Since moving to Los Angeles, I have non-stop been reviewing the work of other “cannabis attorneys” from all over California that were working for their clients under Proposition 215, and I have to say that far too much of what I’ve seen has disturbed me when it comes to corporate formation, financing, and entity structures. What seems to have occurred under Prop. 215 (which is a terrible piece of law if you’re looking to be a real cannabis business) is that many self-proclaimed industry attorneys in and out of California abandoned any semblance of helping their clients comply with the corporations code, federal and state tax laws, and various basic transactional laws and standards. All of this is coming to light now because many Prop. 215 “collectives” want to start for-profit companies to pursue licensure under the Medicinal and Adult Use Cannabis Regulation and Safety Act (“MAUCRSA“) and/or merge their collective into a for-profit entity for the same reason. Unfortunately, this kind of transition is going to be legally impossible because of how these collectives were originally structured (combined with their failure to comply with corporate laws) or it will be rife with liabilities because of straight-up bad legal advice.
In defense of California, I have to say that this sort of off-the-cuff lawyering is always par for the course in states where cannabis businesses had to operate in the grey. In those situations, few successful corporate lawyers are willing to risk their law license and so what happens instead is that criminal lawyers (whose business is on the decline due to decreased arrests) and new lawyers step in to fill the void. From this the problems arise. Now might be a good time for you to check out Seven Keys to Choosing Your Cannabis Business Law Firm.
Below then is my top five list of the worst legal advice our California lawyers have seen given to Prop. 215 collectives here in the Golden State.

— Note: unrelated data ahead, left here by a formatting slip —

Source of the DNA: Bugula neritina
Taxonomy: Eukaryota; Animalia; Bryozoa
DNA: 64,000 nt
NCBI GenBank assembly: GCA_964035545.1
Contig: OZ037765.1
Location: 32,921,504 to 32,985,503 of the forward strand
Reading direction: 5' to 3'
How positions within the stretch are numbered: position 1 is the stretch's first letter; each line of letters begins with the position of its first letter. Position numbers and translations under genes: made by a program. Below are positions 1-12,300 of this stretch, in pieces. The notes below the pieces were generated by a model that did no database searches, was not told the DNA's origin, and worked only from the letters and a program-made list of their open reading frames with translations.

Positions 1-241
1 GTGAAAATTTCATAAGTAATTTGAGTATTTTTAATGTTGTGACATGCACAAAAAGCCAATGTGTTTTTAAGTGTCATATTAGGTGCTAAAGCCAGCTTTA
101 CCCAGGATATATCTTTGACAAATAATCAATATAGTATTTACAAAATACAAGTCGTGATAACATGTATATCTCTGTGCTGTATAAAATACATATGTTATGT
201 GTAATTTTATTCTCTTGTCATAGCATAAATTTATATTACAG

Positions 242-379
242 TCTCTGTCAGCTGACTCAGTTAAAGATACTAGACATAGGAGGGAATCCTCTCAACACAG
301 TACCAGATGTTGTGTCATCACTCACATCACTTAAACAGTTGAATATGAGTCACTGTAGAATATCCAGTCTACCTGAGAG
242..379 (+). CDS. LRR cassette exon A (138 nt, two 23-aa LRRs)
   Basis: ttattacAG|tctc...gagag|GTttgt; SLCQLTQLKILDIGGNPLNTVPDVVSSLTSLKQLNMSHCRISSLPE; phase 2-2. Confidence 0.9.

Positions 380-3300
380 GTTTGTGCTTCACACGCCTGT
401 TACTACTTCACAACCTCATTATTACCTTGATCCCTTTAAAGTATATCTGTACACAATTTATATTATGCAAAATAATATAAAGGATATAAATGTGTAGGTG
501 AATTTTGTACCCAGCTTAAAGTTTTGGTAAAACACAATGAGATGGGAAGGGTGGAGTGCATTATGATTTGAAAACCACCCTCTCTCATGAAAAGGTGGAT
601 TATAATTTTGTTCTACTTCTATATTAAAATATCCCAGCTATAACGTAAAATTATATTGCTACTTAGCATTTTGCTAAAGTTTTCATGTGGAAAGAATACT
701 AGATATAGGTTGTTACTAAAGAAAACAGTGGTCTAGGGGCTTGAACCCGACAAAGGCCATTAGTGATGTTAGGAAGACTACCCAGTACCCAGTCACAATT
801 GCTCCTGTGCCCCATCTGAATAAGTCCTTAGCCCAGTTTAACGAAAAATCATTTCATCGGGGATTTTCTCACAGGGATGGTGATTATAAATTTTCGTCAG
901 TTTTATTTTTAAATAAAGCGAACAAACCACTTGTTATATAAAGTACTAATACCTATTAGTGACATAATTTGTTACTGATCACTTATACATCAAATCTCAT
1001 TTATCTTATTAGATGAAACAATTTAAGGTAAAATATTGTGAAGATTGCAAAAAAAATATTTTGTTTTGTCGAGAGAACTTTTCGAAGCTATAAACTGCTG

- Your bylaws aren’t that big of a deal. The majority of operators in California are non-profit mutual benefit corporations (“NPMBC”) because a 2008 California State Attorney General memo interpreted Proposition 215 to permit only non-profit entities to “collectively or cooperatively” produce and distribute cannabis medicine by and among qualified patients. Many lawyers (apparently unfamiliar with California’s corporate laws) failed to draft corporate bylaws or provided only boilerplate bylaws for the directors and members to control the entity. A very specific portion of the California corporations code deals with NPMBCs and if your NPMBC does not have proper bylaws in place, its operations will be controlled by statute and you may be legally prohibited from acting on behalf of the entity. What’s even worse though than having no bylaws are boilerplate bylaws that are not followed by the corporation’s directors. I’ve seen bylaws that focus on essentially made-up compliance with Prop. 215. and that ignore every other facet of actually running the NPMBC and I’ve heard multiple times of lawyers who claim that the only reason to have these bylaws at all is to show to the police in an event of a raid. This is obviously a problem when it comes to what happens on wind-up and dissolution, where assets go upon dissolution, how the entity is managed, and who has authority to do what, and these corporations are having to learn this now, in their hour of need.